Running Low on Rum, Cruiser Issues "High Seas Commodity Report" | Cruising World

Running Low on Rum, Cruiser Issues "High Seas Commodity Report"

"Cruising Post" from our December 2006 CW Reckonings

CPRouner

It's a wise cruiser who keeps track of rations on a long distance passage, but a cruiser who issues a "High Seas Commodity Report"? We're not quite sure what that is.

In early November, Bob Rouner and his friend Jimmy began sailing Rouner's newly-purchased 45-foot sloop from Puerto Rico to Galveston, Texas. Somewhere south of Isla Mujeres, Mexico, Rouner emailed friends and family with the following analysis of rations and crew morale:

Dateline: High Seas
1700 Wed. Nov 1, 2006

Capt. Bob and first mate chief petty officer Jimmy recently released their monthly commodity report and short term forecast. Peanut butter and popcorn remain at record levels despite their popularity, however we expect availability to decline in the near term. Ham and swiss cheese continue to be offered daily despite the lack of enthusiasm in the consumer sector for these items. Stouffer's is holding up well but levels are declining at a rapid pace and a shortage is expected sooner than expected.

More troubling is the beverage sector. After a recent inventory, it was discovered that beer and rum levels have declined rapidly and the current supply is far less than previously believed. Although demand for these items has been strong, the distribution channels for these items is restricted. This could have a negative downstream effect on other sectors as mentioned below.

Patience and good humor have been adequate despite unfavorable conditions, and it is uncertain what impact the problems in the beverage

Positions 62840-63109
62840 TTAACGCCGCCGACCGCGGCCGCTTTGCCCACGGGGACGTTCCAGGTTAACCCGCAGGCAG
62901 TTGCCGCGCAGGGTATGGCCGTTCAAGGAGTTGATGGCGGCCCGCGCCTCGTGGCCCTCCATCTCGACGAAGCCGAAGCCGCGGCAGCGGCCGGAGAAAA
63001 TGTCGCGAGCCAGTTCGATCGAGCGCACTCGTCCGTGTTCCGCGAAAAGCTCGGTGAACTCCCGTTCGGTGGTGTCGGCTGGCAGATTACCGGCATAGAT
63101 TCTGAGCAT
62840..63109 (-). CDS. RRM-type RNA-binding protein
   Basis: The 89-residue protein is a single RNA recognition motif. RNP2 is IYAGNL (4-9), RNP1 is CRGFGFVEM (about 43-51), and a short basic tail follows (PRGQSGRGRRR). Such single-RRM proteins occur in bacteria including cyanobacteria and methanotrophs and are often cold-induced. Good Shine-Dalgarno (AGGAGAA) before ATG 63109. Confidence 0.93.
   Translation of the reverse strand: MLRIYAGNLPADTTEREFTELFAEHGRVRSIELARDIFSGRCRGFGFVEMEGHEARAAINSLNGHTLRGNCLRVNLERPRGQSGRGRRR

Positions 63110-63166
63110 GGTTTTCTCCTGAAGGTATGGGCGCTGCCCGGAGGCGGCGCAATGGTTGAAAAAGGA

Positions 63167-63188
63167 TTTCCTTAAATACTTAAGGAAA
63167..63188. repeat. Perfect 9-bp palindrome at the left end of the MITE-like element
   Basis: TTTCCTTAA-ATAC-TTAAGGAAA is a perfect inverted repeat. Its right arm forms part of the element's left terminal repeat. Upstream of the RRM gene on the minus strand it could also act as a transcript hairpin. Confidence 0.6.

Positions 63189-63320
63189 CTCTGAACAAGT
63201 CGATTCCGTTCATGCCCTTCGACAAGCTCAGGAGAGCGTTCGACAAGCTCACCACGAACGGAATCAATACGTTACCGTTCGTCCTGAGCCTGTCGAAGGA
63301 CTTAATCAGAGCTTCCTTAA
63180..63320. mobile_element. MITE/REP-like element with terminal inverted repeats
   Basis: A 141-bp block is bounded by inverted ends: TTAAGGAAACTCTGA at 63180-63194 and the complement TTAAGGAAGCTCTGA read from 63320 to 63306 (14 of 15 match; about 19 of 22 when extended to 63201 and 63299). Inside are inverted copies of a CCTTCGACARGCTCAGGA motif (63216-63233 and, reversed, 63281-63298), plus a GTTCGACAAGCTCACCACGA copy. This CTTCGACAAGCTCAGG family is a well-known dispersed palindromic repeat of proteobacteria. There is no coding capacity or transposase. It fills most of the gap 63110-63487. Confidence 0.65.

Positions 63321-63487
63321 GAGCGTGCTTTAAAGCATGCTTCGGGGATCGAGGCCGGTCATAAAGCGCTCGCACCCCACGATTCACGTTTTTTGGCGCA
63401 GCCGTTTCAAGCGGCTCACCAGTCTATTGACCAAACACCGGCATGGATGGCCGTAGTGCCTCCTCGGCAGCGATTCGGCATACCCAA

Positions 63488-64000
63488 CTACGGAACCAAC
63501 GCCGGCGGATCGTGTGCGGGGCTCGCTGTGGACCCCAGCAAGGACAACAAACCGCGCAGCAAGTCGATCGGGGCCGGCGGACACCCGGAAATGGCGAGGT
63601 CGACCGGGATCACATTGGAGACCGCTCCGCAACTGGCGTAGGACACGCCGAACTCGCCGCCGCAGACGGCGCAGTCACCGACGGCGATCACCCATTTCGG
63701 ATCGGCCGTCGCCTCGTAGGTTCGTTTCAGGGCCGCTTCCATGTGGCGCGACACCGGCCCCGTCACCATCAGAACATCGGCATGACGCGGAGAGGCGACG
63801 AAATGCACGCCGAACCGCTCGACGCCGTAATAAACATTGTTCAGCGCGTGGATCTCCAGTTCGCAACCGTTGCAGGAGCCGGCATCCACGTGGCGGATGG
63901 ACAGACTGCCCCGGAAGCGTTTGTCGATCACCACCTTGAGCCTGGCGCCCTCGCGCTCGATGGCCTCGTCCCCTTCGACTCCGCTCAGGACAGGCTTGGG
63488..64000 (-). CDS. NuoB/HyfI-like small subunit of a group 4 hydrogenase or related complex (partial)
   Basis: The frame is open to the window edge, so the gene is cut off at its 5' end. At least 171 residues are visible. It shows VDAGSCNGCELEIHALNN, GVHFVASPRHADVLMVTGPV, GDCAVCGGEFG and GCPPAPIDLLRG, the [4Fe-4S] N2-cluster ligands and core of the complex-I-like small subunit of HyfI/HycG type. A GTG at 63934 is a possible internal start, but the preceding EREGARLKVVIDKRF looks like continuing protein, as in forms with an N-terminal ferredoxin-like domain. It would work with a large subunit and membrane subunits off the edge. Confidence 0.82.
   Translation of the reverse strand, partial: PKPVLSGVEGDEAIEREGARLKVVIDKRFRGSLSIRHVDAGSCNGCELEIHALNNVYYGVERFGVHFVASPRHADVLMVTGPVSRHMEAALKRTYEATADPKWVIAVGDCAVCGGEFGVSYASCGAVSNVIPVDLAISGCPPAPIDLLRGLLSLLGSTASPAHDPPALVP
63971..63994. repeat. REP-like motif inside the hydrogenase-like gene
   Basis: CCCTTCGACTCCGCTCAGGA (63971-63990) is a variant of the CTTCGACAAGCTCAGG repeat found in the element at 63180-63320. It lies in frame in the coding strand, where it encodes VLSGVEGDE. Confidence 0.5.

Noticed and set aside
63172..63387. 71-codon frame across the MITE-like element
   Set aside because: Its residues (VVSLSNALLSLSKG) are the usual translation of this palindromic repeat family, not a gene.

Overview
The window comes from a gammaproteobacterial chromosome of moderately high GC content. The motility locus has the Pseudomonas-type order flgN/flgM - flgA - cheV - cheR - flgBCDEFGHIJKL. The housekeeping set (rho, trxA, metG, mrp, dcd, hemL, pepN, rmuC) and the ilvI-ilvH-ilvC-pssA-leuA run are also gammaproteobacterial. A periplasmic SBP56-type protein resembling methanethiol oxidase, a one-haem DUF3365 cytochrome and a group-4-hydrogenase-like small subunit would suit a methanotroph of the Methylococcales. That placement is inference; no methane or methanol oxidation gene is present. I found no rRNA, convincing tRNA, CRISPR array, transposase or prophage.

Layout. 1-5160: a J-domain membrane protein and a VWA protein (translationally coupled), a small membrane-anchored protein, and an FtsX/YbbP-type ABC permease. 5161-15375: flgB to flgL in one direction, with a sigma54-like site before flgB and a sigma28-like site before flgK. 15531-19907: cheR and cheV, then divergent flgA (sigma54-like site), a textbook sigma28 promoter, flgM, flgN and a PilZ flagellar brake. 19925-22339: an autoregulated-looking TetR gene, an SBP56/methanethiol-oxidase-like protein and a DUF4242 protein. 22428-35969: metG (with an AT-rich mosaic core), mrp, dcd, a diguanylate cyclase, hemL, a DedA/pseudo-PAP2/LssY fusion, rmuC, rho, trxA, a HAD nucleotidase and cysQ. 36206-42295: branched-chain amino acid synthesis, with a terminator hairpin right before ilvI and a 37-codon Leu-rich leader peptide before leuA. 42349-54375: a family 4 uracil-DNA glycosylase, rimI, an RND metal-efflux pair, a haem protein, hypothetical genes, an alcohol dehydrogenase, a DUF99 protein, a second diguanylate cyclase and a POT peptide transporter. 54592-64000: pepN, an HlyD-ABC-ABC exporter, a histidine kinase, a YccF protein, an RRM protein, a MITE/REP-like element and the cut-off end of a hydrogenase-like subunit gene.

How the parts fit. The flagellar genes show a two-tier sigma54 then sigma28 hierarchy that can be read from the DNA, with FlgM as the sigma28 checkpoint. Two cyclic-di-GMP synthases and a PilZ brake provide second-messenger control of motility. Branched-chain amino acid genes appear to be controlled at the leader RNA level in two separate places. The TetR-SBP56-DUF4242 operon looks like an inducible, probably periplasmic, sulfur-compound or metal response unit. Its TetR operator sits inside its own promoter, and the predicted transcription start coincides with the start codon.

sector will have on these items.

Although there has been no demand, rain has been abundant and this trend is expected to continue. While polls indicate a very strong demand for sunshine, there is little to no product currently available, and this, along with the unfavorable forecast for the beverage sector, is putting downward pressure on patience and humor.

Despite the long term positive trend documented over the last 100 years for constant and readily available trade winds, this item is missing and all reports indicate a highly unusual absence for this item. Initial studies indicate that this could be responsible, in part,
for the current low levels in the beverage sector. Further comparisons and study will be undertaken. The combination of lack of resupply in the beverage sector, weak sunshine, oversupply of rain, and the downward trend in patience and humor indicates a negative outlook for the near short term forecast. Adding to this negative trending is the possibility of strong cold fronts that could further disrupt patience and humor.

Further complicating matters is the possibility of fuel shortages, but our current review of the available supply remains cautiously optimistic. In conclusion, overall there is a positive outlook for November, although as noted above there are some obstacles to overcome.

223 miles SSE of Isla Mujeres Mexico, anticipated arrival Friday morning around 9 a.m., or about the same time that a cold front slams into the area.